Measurements at Colorado site show methane release higher than previous estimates
Wells that pump natural gas from the ground in Colorado have leaked about twice as much gas into the atmosphere as previously thought, a new study finds.
That could tarnish gas’s image as clean source of energy. Natural gas, made mostly of methane, does give off less carbon dioxide than coal when burned. But methane itself strongly warms the atmosphere, which means even relatively small releases can have a big impact on the climate.
“We’re seeing raw natural gas in the atmosphere,” says Gabrielle Pétron, an atmospheric scientist at the National Oceanic and Atmospheric Administration and the University of Colorado Boulder. Her team reports the new findings, based on data gathered in 2007 and 2008, in an upcoming issue of the Journal of Geophysical Research.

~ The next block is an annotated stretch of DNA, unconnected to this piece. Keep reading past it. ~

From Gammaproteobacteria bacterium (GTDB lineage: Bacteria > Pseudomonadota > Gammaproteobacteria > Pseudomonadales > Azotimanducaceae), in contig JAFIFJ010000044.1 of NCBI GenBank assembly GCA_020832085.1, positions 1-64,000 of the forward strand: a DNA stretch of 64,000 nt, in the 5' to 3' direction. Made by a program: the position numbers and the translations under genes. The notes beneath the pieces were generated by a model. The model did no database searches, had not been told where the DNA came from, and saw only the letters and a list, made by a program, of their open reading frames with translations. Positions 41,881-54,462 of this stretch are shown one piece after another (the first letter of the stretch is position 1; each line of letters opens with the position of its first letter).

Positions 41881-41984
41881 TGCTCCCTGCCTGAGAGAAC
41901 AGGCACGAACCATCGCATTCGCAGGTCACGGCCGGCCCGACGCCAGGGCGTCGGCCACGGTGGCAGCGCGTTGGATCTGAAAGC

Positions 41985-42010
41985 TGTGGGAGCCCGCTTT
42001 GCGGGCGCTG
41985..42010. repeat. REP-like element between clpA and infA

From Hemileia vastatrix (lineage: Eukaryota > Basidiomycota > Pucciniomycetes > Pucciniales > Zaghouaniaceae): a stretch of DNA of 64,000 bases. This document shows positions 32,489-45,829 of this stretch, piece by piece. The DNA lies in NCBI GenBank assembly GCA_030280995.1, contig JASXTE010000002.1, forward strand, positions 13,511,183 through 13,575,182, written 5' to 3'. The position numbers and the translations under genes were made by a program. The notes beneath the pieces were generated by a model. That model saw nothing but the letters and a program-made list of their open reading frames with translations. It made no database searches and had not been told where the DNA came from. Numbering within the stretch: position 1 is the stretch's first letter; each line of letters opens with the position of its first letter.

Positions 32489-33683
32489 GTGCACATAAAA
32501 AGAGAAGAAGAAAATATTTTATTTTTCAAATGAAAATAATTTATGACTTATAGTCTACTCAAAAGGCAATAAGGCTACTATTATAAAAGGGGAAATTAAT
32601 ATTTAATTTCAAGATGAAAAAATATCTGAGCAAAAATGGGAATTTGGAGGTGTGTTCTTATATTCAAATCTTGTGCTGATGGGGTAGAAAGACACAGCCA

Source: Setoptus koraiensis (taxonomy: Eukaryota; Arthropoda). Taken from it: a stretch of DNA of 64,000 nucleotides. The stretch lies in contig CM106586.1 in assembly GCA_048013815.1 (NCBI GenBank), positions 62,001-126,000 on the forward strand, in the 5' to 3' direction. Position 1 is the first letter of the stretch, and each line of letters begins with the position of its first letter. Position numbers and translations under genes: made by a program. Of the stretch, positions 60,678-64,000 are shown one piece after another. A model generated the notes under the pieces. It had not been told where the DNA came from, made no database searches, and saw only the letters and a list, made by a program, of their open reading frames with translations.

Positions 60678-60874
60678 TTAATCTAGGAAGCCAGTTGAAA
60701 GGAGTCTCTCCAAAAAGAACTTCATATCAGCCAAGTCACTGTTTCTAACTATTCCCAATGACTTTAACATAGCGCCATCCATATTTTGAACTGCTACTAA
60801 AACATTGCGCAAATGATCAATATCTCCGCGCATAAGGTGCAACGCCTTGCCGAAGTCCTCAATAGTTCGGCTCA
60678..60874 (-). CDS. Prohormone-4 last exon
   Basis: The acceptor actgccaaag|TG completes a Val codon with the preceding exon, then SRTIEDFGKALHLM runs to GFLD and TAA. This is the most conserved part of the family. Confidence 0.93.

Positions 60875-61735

Pétron and her colleagues monitored air quality near Denver using a 300-meter tower. NOAA maintains a network of such towers across the country. This one li